Update: Estrela Report Adopted in Committee – Back on the Plenary Agenda for December 10

EDW
November 23, 2013

The Estrela Report on Sexual and Reproductive Health and Rights, promoting compulsory sex education for toddlers and a right to abortion, was just adopted in the Women’s Rights and Gender Equality Committee (FEMM) of the European Parliament.

This is the second time that the FEMM Committee has voted on the Report as it was referred back to the Committee by majority of MEPs at an October plenary session of the European Parliament.

The Estrela Report was referred back to the Women’s committee  after an intense debate about its controversial content, which includes not only the promotion of abortion and a call for restrictions on conscientious objection but also urges compulsory sexual education for children aged 0-4 onwards. (For example, children should be informed about “enjoyment and pleasure when touching one’s own body”, “early childhood masturbation”, etc.)

As for the FEMM Committee meeting today, debate was again very intense. A lot of the Report‘s opponents spoke out, mentioning a possible breach of the Parliament‘s legal procedure because of an outright ban that was placed on tabling new amendments or discussing the existing alternative resolution.

Although Mrs. Angelika Niebler MEP (EPP) requested to postpone the vote on the Report until the European Parliament‘s Legal Service or Constitutional Affairs Committee (AFCO) could be asked for an official opinion on the legality of the amendment ban, the Report‘s proponents argued that there was no need to further delay the vote.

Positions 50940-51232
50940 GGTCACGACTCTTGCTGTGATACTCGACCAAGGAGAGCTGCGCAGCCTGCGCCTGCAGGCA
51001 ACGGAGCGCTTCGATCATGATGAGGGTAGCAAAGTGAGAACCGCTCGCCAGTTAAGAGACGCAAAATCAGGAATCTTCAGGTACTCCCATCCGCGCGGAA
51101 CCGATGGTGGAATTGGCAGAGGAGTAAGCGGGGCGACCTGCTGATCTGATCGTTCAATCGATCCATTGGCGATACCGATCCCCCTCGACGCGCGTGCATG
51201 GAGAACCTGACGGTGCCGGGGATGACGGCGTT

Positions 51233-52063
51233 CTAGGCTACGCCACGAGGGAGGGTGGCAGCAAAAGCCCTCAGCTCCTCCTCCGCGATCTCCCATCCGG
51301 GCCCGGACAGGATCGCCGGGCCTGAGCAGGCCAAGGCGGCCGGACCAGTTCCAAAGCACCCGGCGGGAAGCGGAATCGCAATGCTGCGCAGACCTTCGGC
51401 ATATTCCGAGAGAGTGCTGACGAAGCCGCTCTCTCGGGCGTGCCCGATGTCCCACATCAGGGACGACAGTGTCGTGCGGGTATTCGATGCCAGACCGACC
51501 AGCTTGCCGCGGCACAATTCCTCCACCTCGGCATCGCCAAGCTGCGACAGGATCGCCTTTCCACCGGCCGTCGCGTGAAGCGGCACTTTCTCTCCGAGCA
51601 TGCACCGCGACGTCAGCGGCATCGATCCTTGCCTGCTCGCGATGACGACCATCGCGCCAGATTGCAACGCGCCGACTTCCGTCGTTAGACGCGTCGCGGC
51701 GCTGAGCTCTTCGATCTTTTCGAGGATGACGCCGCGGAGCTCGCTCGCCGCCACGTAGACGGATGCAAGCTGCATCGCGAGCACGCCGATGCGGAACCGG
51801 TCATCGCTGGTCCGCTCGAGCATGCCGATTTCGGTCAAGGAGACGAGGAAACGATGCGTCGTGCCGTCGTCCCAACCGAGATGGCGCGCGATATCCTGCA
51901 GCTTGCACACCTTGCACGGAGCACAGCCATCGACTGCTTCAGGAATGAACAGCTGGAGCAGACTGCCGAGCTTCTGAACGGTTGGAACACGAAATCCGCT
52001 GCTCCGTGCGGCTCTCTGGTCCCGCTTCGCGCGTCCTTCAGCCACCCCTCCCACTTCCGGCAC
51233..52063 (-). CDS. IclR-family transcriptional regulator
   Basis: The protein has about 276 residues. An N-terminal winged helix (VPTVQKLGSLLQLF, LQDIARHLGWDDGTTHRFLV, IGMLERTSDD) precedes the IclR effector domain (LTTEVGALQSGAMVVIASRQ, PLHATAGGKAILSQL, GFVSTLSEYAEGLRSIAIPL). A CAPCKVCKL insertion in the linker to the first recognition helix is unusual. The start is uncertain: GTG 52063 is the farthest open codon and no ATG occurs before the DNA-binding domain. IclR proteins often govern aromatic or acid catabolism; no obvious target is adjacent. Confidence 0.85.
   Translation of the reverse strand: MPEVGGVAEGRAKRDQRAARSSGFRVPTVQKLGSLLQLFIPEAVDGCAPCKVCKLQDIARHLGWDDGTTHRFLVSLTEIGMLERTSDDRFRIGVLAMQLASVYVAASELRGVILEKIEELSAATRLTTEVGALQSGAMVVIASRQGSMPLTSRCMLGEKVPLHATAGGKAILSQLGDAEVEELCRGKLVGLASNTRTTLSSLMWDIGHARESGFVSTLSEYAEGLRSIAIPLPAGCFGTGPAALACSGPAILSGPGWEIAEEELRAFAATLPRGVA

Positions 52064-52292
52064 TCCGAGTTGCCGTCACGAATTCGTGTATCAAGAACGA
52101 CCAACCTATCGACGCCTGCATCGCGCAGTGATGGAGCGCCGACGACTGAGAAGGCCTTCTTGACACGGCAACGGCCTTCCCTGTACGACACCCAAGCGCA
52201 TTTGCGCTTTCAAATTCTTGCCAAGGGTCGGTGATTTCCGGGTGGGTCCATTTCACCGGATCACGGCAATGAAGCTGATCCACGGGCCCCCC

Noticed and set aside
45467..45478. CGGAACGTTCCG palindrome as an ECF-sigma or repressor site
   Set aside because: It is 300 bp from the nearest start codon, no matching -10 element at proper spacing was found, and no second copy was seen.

Thus, Mrs. Niebler‘s proposal to wait for informed legal opinion on the amendment ban was rejected. And the entire Estrela Report was adopted by 19 MEPs voting in favor and 15 against. It was a non-nominal vote.

The amendments tabled before the last plenary session were voted on, but the report was changed only in details not in substance.

Most of the proposed amendments were rejected, but some minor changes were adopted. These include:

  • Instead of a previous call on EU Member States “to ensure compulsory, age-appropriate and gender-sensitive sexuality and relationship education for all children and adolescents (both in and out of school)” (§15), Mrs. Estrela proposed to leave the part without the words “both in and out of school”. The word “compulsory” still remains.
  • In the part underlining that “sexuality education must be provided in a safe, taboo-free, interactive atmosphere between students and educators” (§44), Mrs. Estrela proposed to exclude the words “taboo-free”, “interactive” and “between students and educators”.
  • In the following statement, the report “emphasises, therefore, that sexuality education must be part of a broader supportive approach to young people’s emotional development so as to enable them to form mutually respectful relationships with members of the opposite sex” (§54), the words “with members of the opposite sex” were excluded.

These adopted amendments do not make the Report any better or more acceptable in any way, and may be considered simply cosmetic changes. The vast majority of the radical language and proposals of the Estrela Report remain in place.

The Report has now been put on the agenda for a plenary vote in Parliament on December 10 at 11:30 a.m.

Although it’s a non-binding report, adoption of the Estrela Report would express the official opinion of the European Parliament on the matter of abortion, sexual education and conscientious objection. In each of these areas, the Report adopts a radical position that is at odds with the views of the vast majority of European citizens.

Let’s work together to stop this report in plenary.